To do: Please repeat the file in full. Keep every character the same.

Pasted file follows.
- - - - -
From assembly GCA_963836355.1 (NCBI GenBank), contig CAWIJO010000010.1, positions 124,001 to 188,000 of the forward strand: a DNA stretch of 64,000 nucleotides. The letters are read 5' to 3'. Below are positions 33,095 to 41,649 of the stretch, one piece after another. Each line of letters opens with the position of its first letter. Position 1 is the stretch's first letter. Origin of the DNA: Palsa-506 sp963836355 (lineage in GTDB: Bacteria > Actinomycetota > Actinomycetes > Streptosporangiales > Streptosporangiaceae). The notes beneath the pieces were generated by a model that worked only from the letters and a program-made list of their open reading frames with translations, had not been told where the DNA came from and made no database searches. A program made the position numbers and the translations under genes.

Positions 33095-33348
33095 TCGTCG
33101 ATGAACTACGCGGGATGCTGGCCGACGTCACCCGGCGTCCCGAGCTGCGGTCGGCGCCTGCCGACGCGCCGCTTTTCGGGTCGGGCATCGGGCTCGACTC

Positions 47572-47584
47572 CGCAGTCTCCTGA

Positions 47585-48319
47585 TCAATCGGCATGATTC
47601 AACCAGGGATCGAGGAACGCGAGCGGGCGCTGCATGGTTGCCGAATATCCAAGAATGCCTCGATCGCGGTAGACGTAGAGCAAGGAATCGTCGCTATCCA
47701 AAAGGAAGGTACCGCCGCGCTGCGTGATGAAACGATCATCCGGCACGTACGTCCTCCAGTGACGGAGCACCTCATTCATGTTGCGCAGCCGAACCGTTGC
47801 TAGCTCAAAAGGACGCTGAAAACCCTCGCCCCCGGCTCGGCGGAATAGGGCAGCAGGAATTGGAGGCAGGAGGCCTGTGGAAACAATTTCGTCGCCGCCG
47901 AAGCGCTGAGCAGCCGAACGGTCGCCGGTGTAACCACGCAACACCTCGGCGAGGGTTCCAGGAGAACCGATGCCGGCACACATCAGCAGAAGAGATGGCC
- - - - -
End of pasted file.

From assembly GCA_963836355.1 (NCBI GenBank), contig CAWIJO010000010.1, positions 124,001 to 188,000 of the forward strand: a DNA stretch of 64,000 nucleotides. The letters are read 5' to 3'. Below are positions 33,095 to 41,649 of the stretch, one piece after another. Each line of letters opens with the position of its first letter. Position 1 is the stretch's first letter. Origin of the DNA: Palsa-506 sp963836355 (lineage in GTDB: Bacteria > Actinomycetota > Actinomycetes > Streptosporangiales > Streptosporangiaceae). The notes beneath the pieces were generated by a model that worked only from the letters and a program-made list of their open reading frames with translations, had not been told where the DNA came from and made no database searches. A program made the position numbers and the translations under genes.

Positions 33095-33348
33095 TCGTCG
33101 ATGAACTACGCGGGATGCTGGCCGACGTCACCCGGCGTCCCGAGCTGCGGTCGGCGCCTGCCGACGCGCCGCTTTTCGGGTCGGGCATCGGGCTCGACTC

Positions 47572-47584
47572 CGCAGTCTCCTGA

Positions 47585-48319
47585 TCAATCGGCATGATTC
47601 AACCAGGGATCGAGGAACGCGAGCGGGCGCTGCATGGTTGCCGAATATCCAAGAATGCCTCGATCGCGGTAGACGTAGAGCAAGGAATCGTCGCTATCCA
47701 AAAGGAAGGTACCGCCGCGCTGCGTGATGAAACGATCATCCGGCACGTACGTCCTCCAGTGACGGAGCACCTCATTCATGTTGCGCAGCCGAACCGTTGC
47801 TAGCTCAAAAGGACGCTGAAAACCCTCGCCCCCGGCTCGGCGGAATAGGGCAGCAGGAATTGGAGGCAGGAGGCCTGTGGAAACAATTTCGTCGCCGCCG
47901 AAGCGCTGAGCAGCCGAACGGTCGCCGGTGTAACCACGCAACACCTCGGCGAGGGTTCCAGGAGAACCGATGCCGGCACACATCAGCAGAAGAGATGGCC